One of these pathways involved the neurotransmitter system, otherwise known as the adenosine-5′-triphosphate (ATP) release in the brain, which I am currently working with.
The first experiments carried out in 2012 showed potent anticonvulsant properties of drugs interfering with this system and also led to my first independent research grant, the Starting Investigator Research Grant from SFI in 2014.
My research group, which started with one PhD student in 2014, kept on growing continuously and consists now of five PhD students, three postdocs and one research assistant.
Over the past few years, I have obtained funding from various funding agencies, including national and international agencies.
I am currently the coordinator of a European-wide consortium, with the main research focus on ATP signalling in different brain diseases.
Another focus of my research is the identification of novel diagnostics for seizures and prognostics for epilepsy development. This is also based on ATP signalling and involves the measurement of purine derivatives in the blood.
In your opinion, why is your research important?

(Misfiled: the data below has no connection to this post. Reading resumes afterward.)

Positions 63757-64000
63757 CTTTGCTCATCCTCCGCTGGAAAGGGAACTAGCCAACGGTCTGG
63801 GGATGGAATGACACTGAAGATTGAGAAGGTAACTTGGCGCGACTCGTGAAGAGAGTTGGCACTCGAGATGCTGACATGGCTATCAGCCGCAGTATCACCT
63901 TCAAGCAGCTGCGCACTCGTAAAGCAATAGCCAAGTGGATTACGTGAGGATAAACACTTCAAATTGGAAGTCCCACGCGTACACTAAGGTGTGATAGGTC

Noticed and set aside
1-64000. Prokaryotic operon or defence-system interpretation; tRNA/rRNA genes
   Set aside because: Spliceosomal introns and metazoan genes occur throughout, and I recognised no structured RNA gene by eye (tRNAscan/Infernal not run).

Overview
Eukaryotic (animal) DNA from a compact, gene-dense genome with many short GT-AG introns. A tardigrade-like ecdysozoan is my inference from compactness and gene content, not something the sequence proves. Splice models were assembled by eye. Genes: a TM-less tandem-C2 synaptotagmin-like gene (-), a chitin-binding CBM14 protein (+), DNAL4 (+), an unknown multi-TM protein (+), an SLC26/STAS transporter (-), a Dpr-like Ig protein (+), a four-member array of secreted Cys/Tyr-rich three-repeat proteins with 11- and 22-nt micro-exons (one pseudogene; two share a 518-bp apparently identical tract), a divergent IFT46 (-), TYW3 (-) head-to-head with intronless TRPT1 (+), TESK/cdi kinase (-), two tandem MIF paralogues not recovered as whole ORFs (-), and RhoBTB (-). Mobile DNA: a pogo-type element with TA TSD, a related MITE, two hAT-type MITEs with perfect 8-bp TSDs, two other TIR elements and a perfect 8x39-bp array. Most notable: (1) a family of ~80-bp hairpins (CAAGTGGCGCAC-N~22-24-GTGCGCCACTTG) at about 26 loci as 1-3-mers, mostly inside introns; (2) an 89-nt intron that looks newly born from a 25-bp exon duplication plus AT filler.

Epilepsy is one of the most chronic brain diseases and affects more than 50m people worldwide, and the major challenges in epilepsy include drug resistance to current medication and a correct diagnosis.
Approximately 30pc of patients do not respond to drugs used in the clinic and, if effective, these drugs come along with severe side effects. These are merely symptomatic and not curing the underlying causes, leading to a lifelong dependency on medication.
A correct seizure/epilepsy diagnosis is in cases time-consuming, very costly and of limited availability. Consequently, the majority of epilepsy patients are treated on the basis of patient history and clinical features alone, leading to possible misdiagnosis or late treatment start.
What commercial applications do you foresee for your research?
We are currently developing a novel test for a cost-efficient seizure and epilepsy diagnosis.